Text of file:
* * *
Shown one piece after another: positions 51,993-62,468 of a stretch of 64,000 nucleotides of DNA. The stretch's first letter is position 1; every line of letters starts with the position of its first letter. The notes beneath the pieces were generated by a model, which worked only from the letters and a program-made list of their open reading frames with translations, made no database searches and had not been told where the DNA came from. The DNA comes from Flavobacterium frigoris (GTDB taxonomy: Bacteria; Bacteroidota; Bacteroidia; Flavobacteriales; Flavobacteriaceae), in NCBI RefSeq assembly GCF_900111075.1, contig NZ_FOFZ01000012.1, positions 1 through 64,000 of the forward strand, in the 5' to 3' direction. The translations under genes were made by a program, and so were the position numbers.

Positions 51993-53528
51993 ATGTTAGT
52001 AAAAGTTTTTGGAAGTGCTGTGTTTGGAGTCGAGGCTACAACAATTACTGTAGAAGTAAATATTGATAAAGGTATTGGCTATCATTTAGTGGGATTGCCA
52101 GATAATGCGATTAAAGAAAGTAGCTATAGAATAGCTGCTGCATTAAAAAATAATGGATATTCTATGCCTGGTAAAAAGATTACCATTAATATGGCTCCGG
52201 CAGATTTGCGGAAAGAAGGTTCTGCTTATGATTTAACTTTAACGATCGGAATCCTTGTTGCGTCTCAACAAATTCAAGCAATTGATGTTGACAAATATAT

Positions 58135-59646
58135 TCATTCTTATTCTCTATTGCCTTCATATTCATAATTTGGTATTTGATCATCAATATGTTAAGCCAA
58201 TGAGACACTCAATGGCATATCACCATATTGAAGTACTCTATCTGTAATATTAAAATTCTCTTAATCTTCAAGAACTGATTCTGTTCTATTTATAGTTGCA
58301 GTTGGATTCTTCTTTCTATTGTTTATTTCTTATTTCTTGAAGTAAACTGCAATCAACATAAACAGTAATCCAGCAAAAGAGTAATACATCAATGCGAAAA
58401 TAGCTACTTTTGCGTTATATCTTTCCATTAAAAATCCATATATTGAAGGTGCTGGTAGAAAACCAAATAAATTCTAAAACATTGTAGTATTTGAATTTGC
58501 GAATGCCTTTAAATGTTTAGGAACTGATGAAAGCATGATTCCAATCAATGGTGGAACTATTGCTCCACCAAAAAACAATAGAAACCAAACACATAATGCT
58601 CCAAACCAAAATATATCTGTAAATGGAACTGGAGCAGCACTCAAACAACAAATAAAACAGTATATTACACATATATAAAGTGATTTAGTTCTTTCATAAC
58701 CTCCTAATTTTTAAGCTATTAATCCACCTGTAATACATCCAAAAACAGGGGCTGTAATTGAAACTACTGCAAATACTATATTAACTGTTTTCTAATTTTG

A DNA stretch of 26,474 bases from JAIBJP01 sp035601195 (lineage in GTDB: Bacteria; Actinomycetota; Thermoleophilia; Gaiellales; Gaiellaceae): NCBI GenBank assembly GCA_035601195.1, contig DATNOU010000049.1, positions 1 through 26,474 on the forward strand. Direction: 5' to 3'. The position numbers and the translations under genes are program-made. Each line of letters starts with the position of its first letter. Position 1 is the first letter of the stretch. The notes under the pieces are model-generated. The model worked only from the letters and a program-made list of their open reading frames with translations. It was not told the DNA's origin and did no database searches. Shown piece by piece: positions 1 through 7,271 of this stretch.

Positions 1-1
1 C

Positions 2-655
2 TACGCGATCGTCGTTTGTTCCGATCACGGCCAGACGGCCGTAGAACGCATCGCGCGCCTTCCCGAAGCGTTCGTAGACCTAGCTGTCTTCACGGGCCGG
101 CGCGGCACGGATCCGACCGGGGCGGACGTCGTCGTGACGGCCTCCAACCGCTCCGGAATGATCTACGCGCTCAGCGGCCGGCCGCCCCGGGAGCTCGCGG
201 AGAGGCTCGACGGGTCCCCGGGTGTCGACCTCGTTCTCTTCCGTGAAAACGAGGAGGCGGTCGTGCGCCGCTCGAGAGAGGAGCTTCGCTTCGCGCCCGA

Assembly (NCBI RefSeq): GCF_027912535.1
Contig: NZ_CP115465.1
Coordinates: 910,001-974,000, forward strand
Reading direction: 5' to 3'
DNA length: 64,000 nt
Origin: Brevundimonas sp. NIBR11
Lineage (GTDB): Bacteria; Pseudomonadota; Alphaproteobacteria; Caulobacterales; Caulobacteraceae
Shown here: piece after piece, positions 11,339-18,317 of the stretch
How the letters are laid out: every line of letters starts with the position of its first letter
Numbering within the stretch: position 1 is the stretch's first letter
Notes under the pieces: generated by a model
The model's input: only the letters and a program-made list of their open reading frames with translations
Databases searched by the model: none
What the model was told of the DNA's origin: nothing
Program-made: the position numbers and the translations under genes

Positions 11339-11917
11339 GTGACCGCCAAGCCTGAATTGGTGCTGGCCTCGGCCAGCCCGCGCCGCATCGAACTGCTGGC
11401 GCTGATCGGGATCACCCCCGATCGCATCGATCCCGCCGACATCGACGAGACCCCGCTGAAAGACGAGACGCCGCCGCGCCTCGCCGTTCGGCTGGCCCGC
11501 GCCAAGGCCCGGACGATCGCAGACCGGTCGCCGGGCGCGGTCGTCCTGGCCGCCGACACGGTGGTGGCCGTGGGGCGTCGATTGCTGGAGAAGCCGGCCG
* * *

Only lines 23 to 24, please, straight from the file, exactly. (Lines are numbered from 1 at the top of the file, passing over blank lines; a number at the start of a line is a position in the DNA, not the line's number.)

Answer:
Contig: NZ_CP115465.1
Coordinates: 910,001-974,000, forward strand